Bootylicious

From Wikipedia, the free encyclopedia

"Bootylicious"
The group seated next to one another in matching violet outfits with a grey background and the title of the song in violet script
Single by Destiny's Child
from the album Survivor
B-side"Cards Never Lie"
ReleasedMay 22, 2001 (2001-05-22)
Studio
  • SugarHill (Houston)
  • Sound on Sound (New York City)
Genre
Length3:28
LabelColumbia
Songwriter(s)
Producer(s)
Destiny's Child singles chronology
"Survivor"
(2001)
"Bootylicious"
(2001)
"Emotion"
(2001)
Missy Elliott singles chronology
"Lick Shots"
(2001)
"Bootylicious (Rockwilder Remix)"
(2001)
"One Minute Man"
(2001)
Music videos

"Bootylicious" is a song recorded by American group Destiny's Child for their third studio album Survivor (2001). It was written and produced by Rob Fusari, Beyoncé and Falonte Moore. The song contains a prominent sample from Stevie Nicks' song "Edge of Seventeen".[1] It was released as the second single from Survivor on May 22, 2001, by Columbia Records.

"Bootylicious" was a commercial success, becoming the group's fourth and final US Billboard Hot 100 number-one single. It also reached the top five in Australia, Canada, the Netherlands and the United Kingdom. A Rockwilder remix of the song featured Missy Elliott and appeared on the soundtrack of the 2001 musical Carmen: A Hip Hopera and the group's remix album This Is the Remix (2002).[2][3]

Although the term "bootylicious" had already been used by rapper Snoop Dogg in Dr. Dre's song "Dre Day" (1992), the popularity of "Bootylicious" caused the slang word to become widespread, being added to the Oxford English Dictionary in 2004 under the definition "(of a woman) sexually attractive".

Writing and production[edit]

"Bootylicious" was written and produced by Beyoncé, Rob Fusari and Falonte Moore, and was recorded at SugarHill Studios in Houston, and Sound on Sound Studios in New York City.[4] There are conflicting stories about the song's origins. According to Knowles, she was inspired to write the song on a flight to either London[5] or Japan as she was listening to the guitar riff of Stevie Nicks' song "Edge of Seventeen", which reminded her of a "voluptuous woman".[6] According to Fusari, he wanted to build a track on a sample of Survivor's "Eye of the Tiger". Unable to locate the song, he chose to sample "Edge of Seventeen" instead. He wanted to replay the guitar riff himself in the studio so as not to lose publishing royalties, but group manager Mathew Knowles (father of Beyoncé Knowles) would not let him do this.[7]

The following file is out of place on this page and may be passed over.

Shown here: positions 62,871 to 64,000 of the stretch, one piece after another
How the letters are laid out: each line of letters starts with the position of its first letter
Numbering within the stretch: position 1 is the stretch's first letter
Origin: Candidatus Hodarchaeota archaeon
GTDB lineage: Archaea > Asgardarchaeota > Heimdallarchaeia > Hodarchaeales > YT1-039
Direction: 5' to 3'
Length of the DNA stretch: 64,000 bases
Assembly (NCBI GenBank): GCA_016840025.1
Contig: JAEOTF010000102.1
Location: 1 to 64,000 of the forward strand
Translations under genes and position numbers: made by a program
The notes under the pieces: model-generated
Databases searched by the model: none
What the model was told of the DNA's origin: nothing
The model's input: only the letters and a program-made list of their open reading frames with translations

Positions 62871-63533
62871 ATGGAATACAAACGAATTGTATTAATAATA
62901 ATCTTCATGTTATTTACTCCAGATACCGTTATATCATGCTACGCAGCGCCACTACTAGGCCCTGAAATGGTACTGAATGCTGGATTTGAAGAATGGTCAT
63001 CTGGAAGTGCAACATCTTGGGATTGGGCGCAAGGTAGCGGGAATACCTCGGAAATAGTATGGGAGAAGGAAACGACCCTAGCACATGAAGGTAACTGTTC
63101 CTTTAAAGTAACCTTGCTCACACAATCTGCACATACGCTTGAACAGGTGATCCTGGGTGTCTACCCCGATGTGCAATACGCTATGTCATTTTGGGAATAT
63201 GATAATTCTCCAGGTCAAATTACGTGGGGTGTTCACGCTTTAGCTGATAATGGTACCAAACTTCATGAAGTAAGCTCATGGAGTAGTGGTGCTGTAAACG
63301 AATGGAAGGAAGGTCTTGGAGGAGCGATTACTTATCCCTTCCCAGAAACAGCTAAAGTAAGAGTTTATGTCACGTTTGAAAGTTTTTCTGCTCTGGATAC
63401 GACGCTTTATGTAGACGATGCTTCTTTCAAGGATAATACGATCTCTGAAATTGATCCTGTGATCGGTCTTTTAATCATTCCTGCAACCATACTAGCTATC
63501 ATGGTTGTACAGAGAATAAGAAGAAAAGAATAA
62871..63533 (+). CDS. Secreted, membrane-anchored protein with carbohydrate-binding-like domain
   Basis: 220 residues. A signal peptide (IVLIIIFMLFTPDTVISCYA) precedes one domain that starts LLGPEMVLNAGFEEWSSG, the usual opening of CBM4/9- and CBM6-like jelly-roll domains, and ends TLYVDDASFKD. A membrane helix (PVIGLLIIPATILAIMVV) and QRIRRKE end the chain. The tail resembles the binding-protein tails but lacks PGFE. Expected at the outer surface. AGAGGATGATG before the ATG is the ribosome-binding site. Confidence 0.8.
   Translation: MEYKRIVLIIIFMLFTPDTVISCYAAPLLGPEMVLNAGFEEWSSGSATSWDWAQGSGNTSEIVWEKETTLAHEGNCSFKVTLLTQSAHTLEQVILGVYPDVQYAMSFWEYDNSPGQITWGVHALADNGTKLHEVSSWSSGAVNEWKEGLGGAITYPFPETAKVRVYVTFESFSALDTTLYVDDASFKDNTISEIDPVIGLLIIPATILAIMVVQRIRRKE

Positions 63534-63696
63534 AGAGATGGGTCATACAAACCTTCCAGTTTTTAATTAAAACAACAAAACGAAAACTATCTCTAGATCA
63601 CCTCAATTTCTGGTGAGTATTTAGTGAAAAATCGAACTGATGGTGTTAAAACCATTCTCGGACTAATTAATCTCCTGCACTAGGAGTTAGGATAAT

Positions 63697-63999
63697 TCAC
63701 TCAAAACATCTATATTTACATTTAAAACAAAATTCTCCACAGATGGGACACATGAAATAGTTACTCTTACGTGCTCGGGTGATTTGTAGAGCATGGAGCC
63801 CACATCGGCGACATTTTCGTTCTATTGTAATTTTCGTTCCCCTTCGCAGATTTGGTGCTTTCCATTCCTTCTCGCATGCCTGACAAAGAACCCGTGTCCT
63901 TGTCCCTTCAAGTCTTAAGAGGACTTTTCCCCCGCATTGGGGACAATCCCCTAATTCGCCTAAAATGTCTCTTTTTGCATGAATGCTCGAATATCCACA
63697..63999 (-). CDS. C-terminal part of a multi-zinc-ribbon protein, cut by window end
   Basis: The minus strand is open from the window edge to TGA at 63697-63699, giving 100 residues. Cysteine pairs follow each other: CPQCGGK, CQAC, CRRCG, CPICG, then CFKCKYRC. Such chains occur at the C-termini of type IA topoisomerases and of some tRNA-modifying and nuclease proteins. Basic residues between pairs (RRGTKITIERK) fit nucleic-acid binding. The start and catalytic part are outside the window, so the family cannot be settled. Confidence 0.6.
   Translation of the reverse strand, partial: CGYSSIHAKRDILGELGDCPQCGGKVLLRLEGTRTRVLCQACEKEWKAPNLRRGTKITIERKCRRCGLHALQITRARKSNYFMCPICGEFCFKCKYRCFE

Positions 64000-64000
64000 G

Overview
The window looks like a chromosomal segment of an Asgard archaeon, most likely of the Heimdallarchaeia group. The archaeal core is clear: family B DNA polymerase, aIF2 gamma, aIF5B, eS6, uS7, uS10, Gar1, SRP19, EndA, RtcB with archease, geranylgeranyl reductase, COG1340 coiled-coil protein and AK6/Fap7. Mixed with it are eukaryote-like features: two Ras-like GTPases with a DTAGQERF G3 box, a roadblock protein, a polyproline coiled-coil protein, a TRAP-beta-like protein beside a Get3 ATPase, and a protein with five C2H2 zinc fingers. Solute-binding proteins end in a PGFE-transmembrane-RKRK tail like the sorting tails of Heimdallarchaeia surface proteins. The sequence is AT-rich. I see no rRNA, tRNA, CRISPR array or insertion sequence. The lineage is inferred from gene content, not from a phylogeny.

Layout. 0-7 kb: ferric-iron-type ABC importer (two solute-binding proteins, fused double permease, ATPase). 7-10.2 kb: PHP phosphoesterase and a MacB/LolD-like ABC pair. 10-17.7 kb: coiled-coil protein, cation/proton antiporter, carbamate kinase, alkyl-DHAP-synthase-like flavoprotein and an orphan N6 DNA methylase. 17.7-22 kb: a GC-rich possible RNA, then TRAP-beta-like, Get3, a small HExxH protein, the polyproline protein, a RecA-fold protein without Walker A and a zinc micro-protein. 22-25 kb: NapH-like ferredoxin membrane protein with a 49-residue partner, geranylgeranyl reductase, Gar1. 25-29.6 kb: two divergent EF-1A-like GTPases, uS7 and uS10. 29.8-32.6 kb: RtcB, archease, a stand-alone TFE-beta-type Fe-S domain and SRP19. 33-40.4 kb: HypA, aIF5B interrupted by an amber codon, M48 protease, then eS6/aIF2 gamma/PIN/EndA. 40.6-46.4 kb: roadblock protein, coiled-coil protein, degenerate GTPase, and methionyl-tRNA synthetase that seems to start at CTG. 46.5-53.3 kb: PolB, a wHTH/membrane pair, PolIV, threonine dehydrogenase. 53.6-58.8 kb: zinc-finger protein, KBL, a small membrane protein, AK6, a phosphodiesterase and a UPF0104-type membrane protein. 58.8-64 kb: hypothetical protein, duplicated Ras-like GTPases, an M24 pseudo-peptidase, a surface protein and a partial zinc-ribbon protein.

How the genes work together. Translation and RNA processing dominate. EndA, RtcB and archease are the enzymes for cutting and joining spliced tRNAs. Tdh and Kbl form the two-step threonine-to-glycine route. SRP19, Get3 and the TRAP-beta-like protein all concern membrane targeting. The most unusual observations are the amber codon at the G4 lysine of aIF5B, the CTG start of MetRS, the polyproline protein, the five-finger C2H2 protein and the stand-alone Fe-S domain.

Music[edit]

According to the sheet music published by EMI Music Publishing at Musicnotes.com, "Bootylicious" is a pop song set in common time with a medium funk tempo of 104 beats per minute. It is written in the key of E minor (recorded in D minor), and Destiny's Child's vocals span from G3 to B5.[8] Rowland sings the majority of the lead vocals on the track, with her leading both verses, Knowles leading choruses, and Michelle Williams leading the bridge.

Remixes[edit]

A hip hop-styled remix (the Rockwilder remix) was produced by Rockwilder, Knowles, and Missy Elliott. This version was issued to urban markets, and had a hip-hop culture-based music video to accompany it, in which Beyoncé wears a belt that has the word "Bootylicious" misspelled as "Bootyliciuos", as pointed out by Carson Daly on an episode of TRL.

A combination of the R&B vocals from this song and the grunge rock music of Nirvana's "Smells Like Teen Spirit"[9] is one of the best-known examples of the "bastard pop" or "mashup" genre, where elements from seemingly incompatible songs are mixed together. A later mashup used the music of Stevie Wonder's "Superstition" with the "Bootylicious" vocals.[10]

Music video[edit]

The music video for "Bootylicious", directed by Matthew Rolston and filmed from May 7–9, 2001, showed Destiny's Child performing dance steps from Michael Jackson's famous "Billie Jean" performance from the special Motown 25: Yesterday, Today, Forever. During the video, moves from several other Michael Jackson videos can be seen such as parts of the choreography from "Thriller", "Beat It", "Bad", and "The Way You Make Me Feel". Dance moves that were used by Jackson during live performances of "They Don't Care About Us" can be seen as well.

As the group is dancing, the members appear in several different costumes. These scenes are interloped with the group dancing in front of a dance troupe made of all boys. The dance sequence ends with a diamond-shaped stage where the group appears wearing pink crop-tops, while the all-male dance troupe appears shirtless, wearing Michael Jackson's signature one glove and sagging pants that showed their underwear with "Destiny" at the back. Legendary musician Stevie Nicks is featured playing the sampled riff on her guitar in the 'Kelly can you handle this, Michelle can you handle this; intro of the song. Nicks said while shooting the music video 'I got to sit there with them and hang out with them all day long ... We had a great day,' she noted. Solange Knowles, Beyoncé's sister, also makes a brief cameo in the video.